Assuming one could find accurate enough power meters (which would have to have perfectly synchronized clocks, among other things), a test along the lines of JohnnyChromatic’s would at least show what’s happening throughout the pedal stroke with the energy input into the system at the crank on a stiff frame versus various flexy frames. Until then, I agree that the debate will consist more of speculation than of scientific proof.

    William Threadgill
     

  2. #202
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    Default Re: Planing

    Quote Originally Posted by happycampyer View Post
    Until then, I agree that the debate will consist more of speculation than of scientific proof.

    William Threadgill
    The discussion is about opinion rather than research.
    That's where the disconnect is.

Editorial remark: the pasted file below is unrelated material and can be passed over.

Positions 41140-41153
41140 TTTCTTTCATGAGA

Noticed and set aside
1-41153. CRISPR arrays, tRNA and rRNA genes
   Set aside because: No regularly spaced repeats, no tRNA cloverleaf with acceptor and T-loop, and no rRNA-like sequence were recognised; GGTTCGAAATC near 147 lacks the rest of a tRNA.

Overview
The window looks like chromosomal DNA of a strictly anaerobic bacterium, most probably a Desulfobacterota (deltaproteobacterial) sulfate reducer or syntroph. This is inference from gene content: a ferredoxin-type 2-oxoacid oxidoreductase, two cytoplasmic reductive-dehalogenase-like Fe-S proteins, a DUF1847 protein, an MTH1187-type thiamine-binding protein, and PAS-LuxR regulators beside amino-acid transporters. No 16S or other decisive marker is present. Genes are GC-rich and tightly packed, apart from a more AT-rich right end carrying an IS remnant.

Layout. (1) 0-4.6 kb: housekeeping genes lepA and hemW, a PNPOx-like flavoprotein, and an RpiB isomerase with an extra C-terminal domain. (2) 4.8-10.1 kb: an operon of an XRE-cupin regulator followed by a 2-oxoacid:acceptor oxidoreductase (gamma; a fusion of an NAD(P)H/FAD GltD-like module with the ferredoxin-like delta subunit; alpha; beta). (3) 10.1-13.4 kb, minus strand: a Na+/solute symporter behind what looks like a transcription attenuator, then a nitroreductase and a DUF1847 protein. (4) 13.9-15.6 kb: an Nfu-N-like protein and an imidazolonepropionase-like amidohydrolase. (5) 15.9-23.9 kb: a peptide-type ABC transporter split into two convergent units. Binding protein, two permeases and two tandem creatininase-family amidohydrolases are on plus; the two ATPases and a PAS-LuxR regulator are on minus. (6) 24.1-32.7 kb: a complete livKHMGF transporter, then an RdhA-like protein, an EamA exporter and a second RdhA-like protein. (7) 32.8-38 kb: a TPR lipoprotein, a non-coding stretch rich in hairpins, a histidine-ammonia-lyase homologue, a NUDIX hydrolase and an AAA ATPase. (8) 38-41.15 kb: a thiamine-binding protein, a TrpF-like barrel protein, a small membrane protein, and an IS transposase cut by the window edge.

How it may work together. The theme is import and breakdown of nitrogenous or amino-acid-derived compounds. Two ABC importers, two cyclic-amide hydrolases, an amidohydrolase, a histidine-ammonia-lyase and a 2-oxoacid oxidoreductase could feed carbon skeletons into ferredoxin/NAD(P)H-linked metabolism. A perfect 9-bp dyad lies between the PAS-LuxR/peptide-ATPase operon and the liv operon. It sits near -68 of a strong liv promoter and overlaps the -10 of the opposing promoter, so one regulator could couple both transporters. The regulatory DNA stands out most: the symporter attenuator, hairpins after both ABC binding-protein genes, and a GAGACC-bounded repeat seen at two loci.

3. #203
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    Default Re: Planing

    Quote Originally Posted by Too Tall View Post
    Jan's theories are solved by group debate, apparently 'cause it sure as hell is not science.

    This is more complicated, a lot more complicated and we are trying to position where frame design fits with riders abilities. Toss one human element in there and you got yourself a roaring debate.
    1) Within their constraints of budget (affecting people & apparatus that can be engaged) Jan & Co have applied principles of scientific inquiry to this subject. And vastly more than anyone else involved in this thread.

    2) Adding additional elements doesn't remove the strain/stress properties of a spring. It does cloud analysis which is why you try to eliminate as many other elements as possible or handle them statistically or by other methods.

    Quote Originally Posted by happycampyer View Post
    But if the frame was so stiff that the rider wasn’t able to move the pedal at all, the wheel would also have moved when the brake is released, as the pedal would now be free to move from 3:00 to the block.